Photos by Gary. Trellis is 6' high.
Close-up of a fruit cluster, approx 4" long.
Several years ago we planted a couple American Bittersweet vines (Celastrus scandens). I just love the name…it evokes a sort of wistfulness that goes hand-in-hand with the outpouring of beautiful orange fruit just as the first traces of winter begin to loom on the horizon.
From HowStuffWorks on 24 Oct 2010 we learn the following facts:
American bittersweet, a climbing shrub, is native to North America east of the Rocky Mountains. It is an extremely rampant grower and care should be taken not to let it escape into desirable trees or shrubs.There are both male and female plants, with a pair required to set fruit. Not knowing whether there was another specimen of the opposite sex in pollination range, we elected to plant one of each sex in at the same spot. I built a simple trellis out of 4x4 treated posts, and affixed a decorative metal fencing piece inside the arches.
Description of American bittersweet: This woody shrub climbs by twining around its support and is so efficient that it frequently strangles the trees it grows on. It can grow to whatever height its host attains. The stems are woody. Its deep green, glossy leaves are ovate and pointed, turning yellow before dropping in the fall. The male and female flowers, inconspicuous, appear on separate plants. If pollinated, female flowers bear striking orange berries in the fall, lasting through much of the winter.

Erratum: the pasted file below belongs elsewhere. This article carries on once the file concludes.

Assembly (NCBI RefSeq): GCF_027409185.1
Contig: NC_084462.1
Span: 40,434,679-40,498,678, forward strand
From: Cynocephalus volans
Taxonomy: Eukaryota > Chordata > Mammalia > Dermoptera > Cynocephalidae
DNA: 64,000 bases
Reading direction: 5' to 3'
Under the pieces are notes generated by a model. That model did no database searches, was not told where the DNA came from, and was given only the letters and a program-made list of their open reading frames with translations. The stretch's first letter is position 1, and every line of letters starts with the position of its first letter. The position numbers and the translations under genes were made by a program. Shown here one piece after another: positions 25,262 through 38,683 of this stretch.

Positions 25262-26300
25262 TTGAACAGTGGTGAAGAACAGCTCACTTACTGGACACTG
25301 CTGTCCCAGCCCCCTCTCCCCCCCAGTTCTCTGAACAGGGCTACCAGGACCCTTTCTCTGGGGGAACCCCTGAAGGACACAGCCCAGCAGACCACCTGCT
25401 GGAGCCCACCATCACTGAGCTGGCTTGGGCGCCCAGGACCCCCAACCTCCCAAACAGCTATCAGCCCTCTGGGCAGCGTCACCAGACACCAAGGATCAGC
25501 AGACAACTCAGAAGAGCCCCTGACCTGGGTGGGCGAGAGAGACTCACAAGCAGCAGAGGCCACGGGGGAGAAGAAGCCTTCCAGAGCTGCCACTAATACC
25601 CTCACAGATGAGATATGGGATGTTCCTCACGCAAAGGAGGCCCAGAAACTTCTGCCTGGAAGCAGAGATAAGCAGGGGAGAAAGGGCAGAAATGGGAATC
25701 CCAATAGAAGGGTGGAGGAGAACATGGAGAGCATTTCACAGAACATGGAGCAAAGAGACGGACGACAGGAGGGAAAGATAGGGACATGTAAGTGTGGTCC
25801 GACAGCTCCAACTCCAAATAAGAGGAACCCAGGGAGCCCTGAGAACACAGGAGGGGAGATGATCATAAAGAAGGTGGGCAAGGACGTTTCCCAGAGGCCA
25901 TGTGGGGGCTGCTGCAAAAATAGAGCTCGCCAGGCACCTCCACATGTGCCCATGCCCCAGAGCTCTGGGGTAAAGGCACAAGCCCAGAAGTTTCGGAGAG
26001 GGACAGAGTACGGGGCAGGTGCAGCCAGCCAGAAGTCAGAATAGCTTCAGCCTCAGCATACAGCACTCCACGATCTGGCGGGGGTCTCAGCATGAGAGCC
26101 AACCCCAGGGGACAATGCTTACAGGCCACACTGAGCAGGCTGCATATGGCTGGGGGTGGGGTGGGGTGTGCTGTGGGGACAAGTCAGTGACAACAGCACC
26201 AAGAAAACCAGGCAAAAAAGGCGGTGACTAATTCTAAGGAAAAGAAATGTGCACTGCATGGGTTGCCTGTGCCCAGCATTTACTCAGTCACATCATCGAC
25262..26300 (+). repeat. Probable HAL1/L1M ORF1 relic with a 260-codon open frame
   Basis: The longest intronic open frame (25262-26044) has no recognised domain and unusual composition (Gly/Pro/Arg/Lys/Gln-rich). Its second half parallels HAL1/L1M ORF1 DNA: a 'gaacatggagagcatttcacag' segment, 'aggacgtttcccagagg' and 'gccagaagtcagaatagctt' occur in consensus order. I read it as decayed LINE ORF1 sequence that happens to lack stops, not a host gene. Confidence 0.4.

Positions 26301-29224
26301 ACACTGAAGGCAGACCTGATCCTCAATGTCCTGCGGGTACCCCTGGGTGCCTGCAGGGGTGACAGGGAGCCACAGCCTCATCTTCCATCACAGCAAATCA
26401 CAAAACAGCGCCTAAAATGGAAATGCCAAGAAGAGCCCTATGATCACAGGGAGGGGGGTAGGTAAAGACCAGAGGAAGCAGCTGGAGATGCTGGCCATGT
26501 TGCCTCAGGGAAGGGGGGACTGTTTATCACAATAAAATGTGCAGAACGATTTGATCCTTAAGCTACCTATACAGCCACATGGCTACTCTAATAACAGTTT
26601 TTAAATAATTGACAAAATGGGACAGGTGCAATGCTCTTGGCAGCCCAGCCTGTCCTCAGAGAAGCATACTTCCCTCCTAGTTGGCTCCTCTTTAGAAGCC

Growing American bittersweet: This plant will thrive in nearly any soil that is not constantly wet. It requires full sun or partial shade to get started. Make sure to plant at least one male per group of three females to ensure pollination. Prune severely in early spring to stimulate flowering and also cut off unwanted suckers.
Uses for American bittersweet: American bittersweet is often used to cover unsightly fences and rock piles. It can be trained up arbors, trellises, and even mature trees, but should never be allowed to climb young trees or shrubs because the vine's twisting woody stems can cut off their sap as they grow. The seeds, although poisonous to humans, seem to do no harm to the birds that eat them in winter. The fruit-bearing branches are often harvested for dried winter decorations.
American bittersweet related species: The Loesener bittersweet (Celastrus Loeseneri or, more correctly, C. Rosthornianus) is similar, but less hardy and not as attractive. Asian bittersweet (C. Orbiculatus) is an invasive weed and should not be planted.
Don’t be scared off by the dire warnings above. It’s a pretty plant with beautiful fruit, just don’t plant it where it can vine over onto something else.